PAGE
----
Dutch Bros Chairman Travis Boersma wore flip-flops, a sideways ball cap, and a Rage Against the Machine T-shirt to his company’s Wall Street debut on Wednesday.
With a fortune estimated on paper at $2.6 billion, his company’s first public offering made him one of Oregon’s richest individuals. But as he waited to ring the closing bell on the New York Stock Exchange following a successful first day of trading, Boersma, 50, didn’t care about looking the part.
On a Zoom conversation from New York, he remarked, “This gig has always been about being honest to yourself.” “Our company’s culture is everything. I believe that is the thing that distinguishes us the most.”
The stock of the Grants Pass firm surged nearly 60% as investors flocked to get a piece of Boersma’s chain of quirky drive-thru coffee shops.
Dutch Bros’ shares, which trade under the ticker code “BROS,” have risen from their $23 offering price to close at $36.68 on Wednesday, giving the firm a market worth of $6.1 billion. Earlier in the day, the stock hit a high of $40.10.
First Oregon firm
No Oregon firm has raised more than $100 million in an IPO since 2004 before this week. Dutch Bros received $484 million, which would be used to pay down $200 million in debt and support operations, according to the firm. It will set aside 1% of the IPO profits for charity, which will be distributed over a 10-year period.
The Inspiring Story of the Dutch Bros
Travis and Dane started Dutch Bros in the late 1980s when they were planning the future of their family’s third-generation dairy farm. In 1992, in response to tougher environmental regulations around manure management, the couple launched a small coffee pushcart and were ecstatic to sell $65 in drinks on their first day.
A year later, they launched their first drive-through. Dane Boersma died of Lou Gehrig’s illness, amyotrophic lateral sclerosis, in 2009. Dutch Bros had just 150 sites at the time. Dutch Bros has grown to more than 470 shops spanning from Washington state to Texas, all of which are still located in the little Josephine County hamlet where it all began.
Last year, sales increased by 27% to $327 million. However, when the firm invested extensively to meet its expansion objectives, earnings dropped significantly from $28 million to $5.7 million. The company currently says it aspires to have 4,000 locations by 2020, and it’s planning to construct a new roastery in the Midwest to handle future expansion.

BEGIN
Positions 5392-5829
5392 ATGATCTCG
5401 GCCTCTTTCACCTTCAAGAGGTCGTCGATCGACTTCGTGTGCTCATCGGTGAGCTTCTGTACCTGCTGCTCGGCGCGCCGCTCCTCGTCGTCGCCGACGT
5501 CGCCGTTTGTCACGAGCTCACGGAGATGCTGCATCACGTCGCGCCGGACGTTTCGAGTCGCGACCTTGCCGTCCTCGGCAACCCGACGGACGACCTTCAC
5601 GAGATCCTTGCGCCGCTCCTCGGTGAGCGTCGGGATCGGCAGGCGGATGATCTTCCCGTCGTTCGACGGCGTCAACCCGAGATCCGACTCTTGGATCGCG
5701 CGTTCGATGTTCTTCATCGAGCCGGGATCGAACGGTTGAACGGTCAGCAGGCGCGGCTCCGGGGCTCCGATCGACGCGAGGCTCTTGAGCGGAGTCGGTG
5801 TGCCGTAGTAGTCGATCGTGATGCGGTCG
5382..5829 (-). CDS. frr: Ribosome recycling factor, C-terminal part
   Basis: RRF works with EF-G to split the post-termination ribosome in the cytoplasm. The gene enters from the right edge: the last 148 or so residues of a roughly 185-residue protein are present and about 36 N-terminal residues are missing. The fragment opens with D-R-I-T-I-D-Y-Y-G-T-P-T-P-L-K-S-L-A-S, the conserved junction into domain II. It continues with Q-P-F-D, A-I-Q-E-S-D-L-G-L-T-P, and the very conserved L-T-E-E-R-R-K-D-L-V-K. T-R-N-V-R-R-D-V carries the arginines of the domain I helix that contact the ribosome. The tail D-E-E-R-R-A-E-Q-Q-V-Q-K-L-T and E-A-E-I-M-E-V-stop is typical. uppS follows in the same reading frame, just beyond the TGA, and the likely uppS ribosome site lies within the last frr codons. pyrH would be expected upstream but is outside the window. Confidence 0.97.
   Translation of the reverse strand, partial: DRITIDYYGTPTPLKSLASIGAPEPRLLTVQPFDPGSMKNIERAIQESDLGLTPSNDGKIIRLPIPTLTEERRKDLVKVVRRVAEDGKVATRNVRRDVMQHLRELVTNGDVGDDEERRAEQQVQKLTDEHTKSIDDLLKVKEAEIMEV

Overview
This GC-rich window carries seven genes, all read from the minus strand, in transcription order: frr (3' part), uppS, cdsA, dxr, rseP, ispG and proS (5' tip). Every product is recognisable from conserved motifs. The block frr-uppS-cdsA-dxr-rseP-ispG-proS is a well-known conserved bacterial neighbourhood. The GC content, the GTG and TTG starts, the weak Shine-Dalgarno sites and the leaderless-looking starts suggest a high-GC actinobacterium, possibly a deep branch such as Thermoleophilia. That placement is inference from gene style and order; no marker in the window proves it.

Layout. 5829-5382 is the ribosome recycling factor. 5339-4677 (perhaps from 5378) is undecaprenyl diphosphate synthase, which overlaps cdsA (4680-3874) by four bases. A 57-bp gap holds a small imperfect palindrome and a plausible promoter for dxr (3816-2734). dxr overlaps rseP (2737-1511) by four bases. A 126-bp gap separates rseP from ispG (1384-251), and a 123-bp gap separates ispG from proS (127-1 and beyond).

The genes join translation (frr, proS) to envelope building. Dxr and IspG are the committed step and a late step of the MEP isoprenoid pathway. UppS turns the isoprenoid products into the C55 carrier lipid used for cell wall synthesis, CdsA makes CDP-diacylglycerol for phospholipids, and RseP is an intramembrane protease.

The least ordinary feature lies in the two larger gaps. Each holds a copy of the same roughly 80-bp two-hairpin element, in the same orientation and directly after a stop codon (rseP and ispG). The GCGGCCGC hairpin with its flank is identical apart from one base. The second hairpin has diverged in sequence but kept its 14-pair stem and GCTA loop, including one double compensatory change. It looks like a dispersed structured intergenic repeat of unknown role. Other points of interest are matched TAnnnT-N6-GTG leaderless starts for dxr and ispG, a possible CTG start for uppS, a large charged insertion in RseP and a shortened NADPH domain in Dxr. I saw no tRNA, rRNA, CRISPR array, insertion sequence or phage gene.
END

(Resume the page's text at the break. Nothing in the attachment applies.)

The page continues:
That’s a lofty goal, but consider it this way: In Oregon, Dutch Bros. has 153 locations, one for every 28,000 inhabitants. It would have more than 12,000 stores if it could attain the same percentage across the country.
The way Dutch Bros promotes executives to educate workers in new countries as the business develops and holds “hiring parties” to acquire personnel who appreciate the chain’s quirky culture, according to Boersma, is crucial to fulfilling the firm’s aims. He claims that’s how Dutch Bros spreads its brand and image to communities where they’ve never heard of a “Unicorn Blood mixed Rebel” (a Blue Rebel energy drink flavored with strawberry, white chocolate, and almond).
However, as the company expands, it will face increased competition from regional chains, small-town coffee shops, and established brands like Starbucks. It will also have to expand the firm beyond its humble beginnings in order to meet the demands of the public markets.
Dutch Bros stated in its financial statements this summer that it has failed to manage its accounting because it lacks employees with the competence needed to handle its increasingly complicated company.